Attracting controversy as readily as they do crowds, art museums--the Grand Louvre project and the new Orsay in Paris, or the proposed Whitney and Guggenheim additions in New York, for example--occupy a curious but central position in world culture. Choosing the art museums of provincial France in the previous century as a paradigm, Daniel Sherman reaches toward an understanding of the museum's place in modern society by exploring its past. He uses an array of previously unstudied archival sources as evidence that the museum's emergence as an institution involved not only the intricacies of national policy but also the political dynamics and social fabric of the nineteenth-century city.
The author ascertains that while the French state played an important role in the creation of provincial museums during the Revolutionary era, for much of the next century it was content simply to send works of art to the provinces. When in the 1880s the new Republican regime began to devote more attention to the real purposes and functions of provincial museums, officials were surprised to learn that the initiative had already passed into the hands of local elites who had nurtured their own museums from their inception.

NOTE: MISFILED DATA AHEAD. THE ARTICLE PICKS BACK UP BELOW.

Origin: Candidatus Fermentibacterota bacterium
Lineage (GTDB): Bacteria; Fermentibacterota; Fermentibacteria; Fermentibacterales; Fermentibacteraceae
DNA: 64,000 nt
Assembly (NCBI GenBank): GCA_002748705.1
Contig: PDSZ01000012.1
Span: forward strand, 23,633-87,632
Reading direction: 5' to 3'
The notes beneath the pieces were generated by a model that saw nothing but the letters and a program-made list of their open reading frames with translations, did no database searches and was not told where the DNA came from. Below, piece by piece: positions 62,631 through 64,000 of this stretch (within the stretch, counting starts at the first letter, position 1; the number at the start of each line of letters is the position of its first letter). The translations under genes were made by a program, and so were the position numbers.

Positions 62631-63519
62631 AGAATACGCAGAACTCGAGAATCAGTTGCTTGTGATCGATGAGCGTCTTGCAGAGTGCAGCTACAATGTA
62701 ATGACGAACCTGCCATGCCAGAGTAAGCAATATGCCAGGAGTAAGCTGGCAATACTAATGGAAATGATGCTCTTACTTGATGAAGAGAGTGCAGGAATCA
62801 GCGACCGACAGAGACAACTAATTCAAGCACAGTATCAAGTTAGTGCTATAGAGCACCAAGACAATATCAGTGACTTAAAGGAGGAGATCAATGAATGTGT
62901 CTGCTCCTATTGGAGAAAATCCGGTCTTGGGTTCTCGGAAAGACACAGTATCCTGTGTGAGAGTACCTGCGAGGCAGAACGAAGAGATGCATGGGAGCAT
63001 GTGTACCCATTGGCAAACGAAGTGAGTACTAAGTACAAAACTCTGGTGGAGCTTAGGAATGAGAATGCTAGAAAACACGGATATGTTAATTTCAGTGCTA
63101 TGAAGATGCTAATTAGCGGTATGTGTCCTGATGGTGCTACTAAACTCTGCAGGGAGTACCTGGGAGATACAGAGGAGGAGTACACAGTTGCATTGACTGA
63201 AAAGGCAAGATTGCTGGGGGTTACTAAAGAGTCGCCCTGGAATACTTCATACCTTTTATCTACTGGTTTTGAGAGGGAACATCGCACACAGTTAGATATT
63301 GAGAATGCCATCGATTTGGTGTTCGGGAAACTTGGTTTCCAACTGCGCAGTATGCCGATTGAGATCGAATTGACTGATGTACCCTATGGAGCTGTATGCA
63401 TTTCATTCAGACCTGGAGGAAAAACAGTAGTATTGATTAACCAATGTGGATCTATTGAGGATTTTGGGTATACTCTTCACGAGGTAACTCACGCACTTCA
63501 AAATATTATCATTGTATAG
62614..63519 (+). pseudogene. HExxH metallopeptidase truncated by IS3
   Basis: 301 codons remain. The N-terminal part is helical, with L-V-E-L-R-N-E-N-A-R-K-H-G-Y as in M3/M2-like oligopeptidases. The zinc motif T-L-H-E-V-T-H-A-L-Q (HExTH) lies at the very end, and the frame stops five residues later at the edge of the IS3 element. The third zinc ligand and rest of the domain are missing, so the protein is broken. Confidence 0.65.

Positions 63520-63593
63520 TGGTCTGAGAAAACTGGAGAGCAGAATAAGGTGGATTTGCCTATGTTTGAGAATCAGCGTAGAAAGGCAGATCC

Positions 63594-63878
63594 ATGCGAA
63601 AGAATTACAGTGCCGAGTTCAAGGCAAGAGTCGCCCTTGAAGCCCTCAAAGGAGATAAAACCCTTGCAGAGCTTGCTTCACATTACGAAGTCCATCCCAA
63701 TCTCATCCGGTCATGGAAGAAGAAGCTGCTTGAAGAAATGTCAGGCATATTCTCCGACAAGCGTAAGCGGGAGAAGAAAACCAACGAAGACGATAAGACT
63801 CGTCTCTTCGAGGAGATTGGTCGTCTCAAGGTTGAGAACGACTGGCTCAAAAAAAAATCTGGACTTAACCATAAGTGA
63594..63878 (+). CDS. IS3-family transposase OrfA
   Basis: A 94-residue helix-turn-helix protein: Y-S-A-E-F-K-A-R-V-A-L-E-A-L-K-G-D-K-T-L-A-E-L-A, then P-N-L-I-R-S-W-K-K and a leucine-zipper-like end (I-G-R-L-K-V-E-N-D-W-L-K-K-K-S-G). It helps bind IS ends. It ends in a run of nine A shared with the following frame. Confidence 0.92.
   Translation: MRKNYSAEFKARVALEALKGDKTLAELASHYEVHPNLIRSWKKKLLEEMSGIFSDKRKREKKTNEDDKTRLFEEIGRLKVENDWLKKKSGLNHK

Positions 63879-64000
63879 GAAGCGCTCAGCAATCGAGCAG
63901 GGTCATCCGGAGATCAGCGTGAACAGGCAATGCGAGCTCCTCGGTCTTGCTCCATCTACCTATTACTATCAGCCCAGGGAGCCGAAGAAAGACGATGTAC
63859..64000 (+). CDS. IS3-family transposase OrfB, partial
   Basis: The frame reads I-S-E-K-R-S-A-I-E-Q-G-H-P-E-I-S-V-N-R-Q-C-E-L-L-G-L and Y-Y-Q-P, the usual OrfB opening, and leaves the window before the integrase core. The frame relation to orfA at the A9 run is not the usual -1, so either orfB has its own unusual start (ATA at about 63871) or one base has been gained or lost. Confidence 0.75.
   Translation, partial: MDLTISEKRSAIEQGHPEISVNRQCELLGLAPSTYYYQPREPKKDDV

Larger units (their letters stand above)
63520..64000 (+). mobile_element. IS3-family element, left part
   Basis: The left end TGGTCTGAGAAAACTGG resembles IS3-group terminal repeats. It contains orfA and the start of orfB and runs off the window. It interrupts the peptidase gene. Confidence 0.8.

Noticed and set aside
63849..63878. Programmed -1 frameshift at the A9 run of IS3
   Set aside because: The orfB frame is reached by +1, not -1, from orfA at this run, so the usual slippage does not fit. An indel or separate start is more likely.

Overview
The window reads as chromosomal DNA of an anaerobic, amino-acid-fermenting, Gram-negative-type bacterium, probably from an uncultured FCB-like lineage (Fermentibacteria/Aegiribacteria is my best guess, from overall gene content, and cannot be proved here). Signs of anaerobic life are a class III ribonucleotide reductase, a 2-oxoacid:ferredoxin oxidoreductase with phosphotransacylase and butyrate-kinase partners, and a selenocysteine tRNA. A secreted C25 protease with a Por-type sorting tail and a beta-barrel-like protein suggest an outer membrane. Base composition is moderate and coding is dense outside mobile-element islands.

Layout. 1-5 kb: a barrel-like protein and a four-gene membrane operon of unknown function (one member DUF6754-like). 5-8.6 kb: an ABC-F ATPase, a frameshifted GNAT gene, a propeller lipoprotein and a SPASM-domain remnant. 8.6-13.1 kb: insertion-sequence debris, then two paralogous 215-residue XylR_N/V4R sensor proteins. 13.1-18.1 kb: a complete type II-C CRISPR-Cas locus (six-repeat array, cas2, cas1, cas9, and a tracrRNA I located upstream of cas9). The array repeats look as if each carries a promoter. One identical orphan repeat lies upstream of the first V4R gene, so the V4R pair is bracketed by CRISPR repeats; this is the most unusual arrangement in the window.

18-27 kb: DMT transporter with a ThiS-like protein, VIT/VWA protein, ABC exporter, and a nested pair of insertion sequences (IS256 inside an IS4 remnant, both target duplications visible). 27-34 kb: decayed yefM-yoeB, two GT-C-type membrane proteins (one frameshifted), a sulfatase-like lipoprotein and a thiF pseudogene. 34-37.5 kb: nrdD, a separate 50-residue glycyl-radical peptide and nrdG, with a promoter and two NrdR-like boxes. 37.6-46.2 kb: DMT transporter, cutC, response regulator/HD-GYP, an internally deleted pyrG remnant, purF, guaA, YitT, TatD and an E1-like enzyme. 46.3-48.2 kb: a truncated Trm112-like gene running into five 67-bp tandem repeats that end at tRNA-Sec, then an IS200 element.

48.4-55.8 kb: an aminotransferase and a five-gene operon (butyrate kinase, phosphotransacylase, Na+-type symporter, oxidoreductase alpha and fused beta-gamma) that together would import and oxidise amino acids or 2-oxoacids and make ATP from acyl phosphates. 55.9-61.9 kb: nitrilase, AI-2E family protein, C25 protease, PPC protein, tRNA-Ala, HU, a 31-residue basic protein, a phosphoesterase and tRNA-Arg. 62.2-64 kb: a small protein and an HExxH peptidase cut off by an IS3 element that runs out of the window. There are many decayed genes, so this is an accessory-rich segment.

Sherman devotes particular attention to the museums of Bordeaux, Dijon, Marseilles, and Rouen. From their origins as repositories for objects confiscated during the Revolution, they began to attract the attention of local governments, which started to add objects purchased at regional art exhibitions. In the period 1860-1890, monumental buildings were constructed, and these museums became identified with the cities' bourgeois leaders. This central connection with local elites has continued to our own day, and leads into the author's stimulating reflections on the art museum's past, present, and future.
This original and highly readable account should attract those with an interest in cultural institutions and art history in general as well as those who study the history and sociology of modern France.